he stressed the statement: God has created things that contain each other57 in a way that
there is a power in fire that necessitates heat, a power in water that necessitates cold and a
power in the eye necessitates vision.58
Ibn Taymiyya denied the early Muslim theologians claim that God has a free will in a
sense that He does whatever He wills to do and leaves whatever He wills to leave. Both
Mutazilites and Asharites believed that God could produce barley from wheat or a
monkey from a human being.59 They did not believe in the necessary causal relation
between things. For them, God is free in doing a thing or its opposite as God is not under
any obligation whatsoever. If mans observation of things shows that two things may come
after one another regularly such as satisfaction after eating, the growth of plants after
irrigation, the burning of cotton after setting it aflame, then this means that some early
theologians held that God has created the effect at the time of the cause, but the effect
55 Ab Nar al-Frb, The Political Regime (al-Siyasa al-Madaniyya), Arabic text, edited by Fauzi M.
Nijjar, Beyrouth: Imprimerie Catholique, 1964: 48.
56 Ibn Taymiyya, Muwfaqa, vol. 2: 199.
57 Ibn Taymiyya, Majm al-rasil, vol. 1: 100.
58 Ibid., vol. 3: 112.
59 Ab Rashd al-Nsbr, al-Masil f l-ikhtilf bayn al-bariyyn wal-baghddiyyn (The Questions on
Which the Basrans and the Baghdadis Are Opposed), ed. M. Ziyada & R. al-Sayyid, Beirut: Mahad alInm al-Arab, 1979: 133-139.

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would not be produced because of the cause. The concomitant of the cause and effect is just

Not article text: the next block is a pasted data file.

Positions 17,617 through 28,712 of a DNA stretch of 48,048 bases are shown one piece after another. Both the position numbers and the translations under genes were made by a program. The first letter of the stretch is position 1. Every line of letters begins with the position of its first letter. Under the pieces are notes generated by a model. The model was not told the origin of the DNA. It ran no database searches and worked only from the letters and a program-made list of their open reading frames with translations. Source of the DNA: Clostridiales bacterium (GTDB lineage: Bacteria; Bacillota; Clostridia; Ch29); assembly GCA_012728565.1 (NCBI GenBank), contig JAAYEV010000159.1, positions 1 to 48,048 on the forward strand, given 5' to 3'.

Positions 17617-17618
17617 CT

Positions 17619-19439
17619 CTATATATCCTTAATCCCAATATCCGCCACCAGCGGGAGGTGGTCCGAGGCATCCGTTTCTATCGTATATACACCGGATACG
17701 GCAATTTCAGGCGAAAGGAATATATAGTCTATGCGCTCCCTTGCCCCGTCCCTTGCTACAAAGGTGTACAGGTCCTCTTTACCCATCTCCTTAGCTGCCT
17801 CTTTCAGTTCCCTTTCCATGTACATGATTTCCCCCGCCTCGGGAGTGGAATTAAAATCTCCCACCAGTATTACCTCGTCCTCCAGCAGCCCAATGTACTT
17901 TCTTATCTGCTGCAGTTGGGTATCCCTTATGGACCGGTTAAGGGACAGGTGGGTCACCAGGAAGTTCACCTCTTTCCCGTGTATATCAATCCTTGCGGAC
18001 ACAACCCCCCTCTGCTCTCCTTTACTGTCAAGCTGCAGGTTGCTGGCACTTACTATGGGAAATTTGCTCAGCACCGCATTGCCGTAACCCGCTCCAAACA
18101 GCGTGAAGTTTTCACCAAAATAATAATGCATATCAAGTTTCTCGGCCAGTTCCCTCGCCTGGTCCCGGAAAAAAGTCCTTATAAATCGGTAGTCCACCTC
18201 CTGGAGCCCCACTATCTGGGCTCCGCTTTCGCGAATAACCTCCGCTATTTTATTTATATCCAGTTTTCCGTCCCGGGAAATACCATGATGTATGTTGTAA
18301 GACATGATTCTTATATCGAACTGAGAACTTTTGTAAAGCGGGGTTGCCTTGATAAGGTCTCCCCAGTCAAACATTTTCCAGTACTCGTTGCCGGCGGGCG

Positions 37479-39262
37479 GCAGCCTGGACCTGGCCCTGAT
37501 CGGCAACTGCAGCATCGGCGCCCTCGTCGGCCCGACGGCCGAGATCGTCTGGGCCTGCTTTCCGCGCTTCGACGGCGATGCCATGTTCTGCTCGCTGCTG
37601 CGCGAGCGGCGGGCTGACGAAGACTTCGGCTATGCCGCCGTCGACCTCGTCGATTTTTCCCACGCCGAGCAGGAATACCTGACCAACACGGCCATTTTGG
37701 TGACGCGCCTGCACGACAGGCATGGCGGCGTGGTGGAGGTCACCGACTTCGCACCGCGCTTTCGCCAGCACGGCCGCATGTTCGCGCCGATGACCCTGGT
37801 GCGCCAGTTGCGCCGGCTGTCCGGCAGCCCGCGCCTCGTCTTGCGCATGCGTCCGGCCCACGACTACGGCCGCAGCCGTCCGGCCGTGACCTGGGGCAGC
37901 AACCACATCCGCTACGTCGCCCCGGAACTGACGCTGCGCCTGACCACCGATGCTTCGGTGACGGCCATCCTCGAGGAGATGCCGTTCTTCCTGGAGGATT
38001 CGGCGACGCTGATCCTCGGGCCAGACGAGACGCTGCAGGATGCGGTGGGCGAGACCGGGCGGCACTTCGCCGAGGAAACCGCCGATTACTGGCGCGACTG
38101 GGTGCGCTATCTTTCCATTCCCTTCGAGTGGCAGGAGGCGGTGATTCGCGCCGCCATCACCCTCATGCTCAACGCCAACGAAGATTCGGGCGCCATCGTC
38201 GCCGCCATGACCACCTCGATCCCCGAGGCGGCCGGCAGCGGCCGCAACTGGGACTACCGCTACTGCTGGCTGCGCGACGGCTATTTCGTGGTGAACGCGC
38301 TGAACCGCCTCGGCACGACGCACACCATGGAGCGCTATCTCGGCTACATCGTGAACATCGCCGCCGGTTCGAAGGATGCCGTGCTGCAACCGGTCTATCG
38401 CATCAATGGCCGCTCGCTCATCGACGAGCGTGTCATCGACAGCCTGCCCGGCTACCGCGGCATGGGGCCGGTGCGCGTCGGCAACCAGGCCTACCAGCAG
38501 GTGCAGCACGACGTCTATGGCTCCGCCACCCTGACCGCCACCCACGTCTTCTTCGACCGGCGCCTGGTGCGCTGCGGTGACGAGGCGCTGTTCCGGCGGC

a habitual succession but definitely not a natural process or causal impact. This
understanding was regarded by Ibn Taymiyya as un-Islamic, irrational and one that makes
a mockery of religion.60
Ibn Taymiyya not only established a coherent vision of the world on the basis of the
principle of causality but maintained that Gods acts are consistent with this law. Every
action taken by God has its own motive, nothing done by Him is meaningless or for a futile
purpose. God has provided His creation with its own nature and the choice of good or evil
actions. Good and evil deeds are a consequence of the innate nature inherent in creation.
Every action in the world according to Ibn Taymiyyas theory is a sort of manifestation of
Gods action, similar to the theory of the distribution of Gods universal will into an
infinite number of wills. Nature is synonymous to the Will of God; all things in the world
operate according to the law of causality.
Ibn Taymiyya criticized many of the Sunni people for their perspective of Gods actions
as inexplicable. Contrary to this, he maintained that Gods actions are caused by the motive
of human interest (malaa) and defined the goodness and ugliness of actions as a result of
convenience and feasibility (mulama). What is good for the human being is that which is
convenient for him and the opposite holds equally true. 61
Ibn Taymiyyas thinking here appears to be close to that of the Mutazilites, who
adopted the concept of human interest and Gods creation of good for mankind, but he
criticized them for their middle position they had taken. He regarded them as those who
attempted to find an explanation for Gods actions in order to avoid the futility in Gods
authority. For Ibn Taymiyya, the Mutazilites fell into futility when they ignored giving any
explanation of Gods own motive. God, according to them is a mere agent who acts in the
interests of others and does not of Himself have any interest in His actions. Shaykh al-islm
stated that the doer himself acts in His own interest as well. In as much as God acts for the
sake of the human beings benefit His objective of guiding them to give praise and thanks
to Him is met in return.62
Ibn Taymiyya completely refused the stance of orthodox Muslims who believed in the
absolute power and free will of God. For him, those believers were not thinking
appropriately as they had made Gods actions in the final analysis purposeless, and made
human beings appear powerless in understanding their position and destiny in the world. In
his discussion, Ibn Taymiyya repeatedly stated that Gods actions should be understood on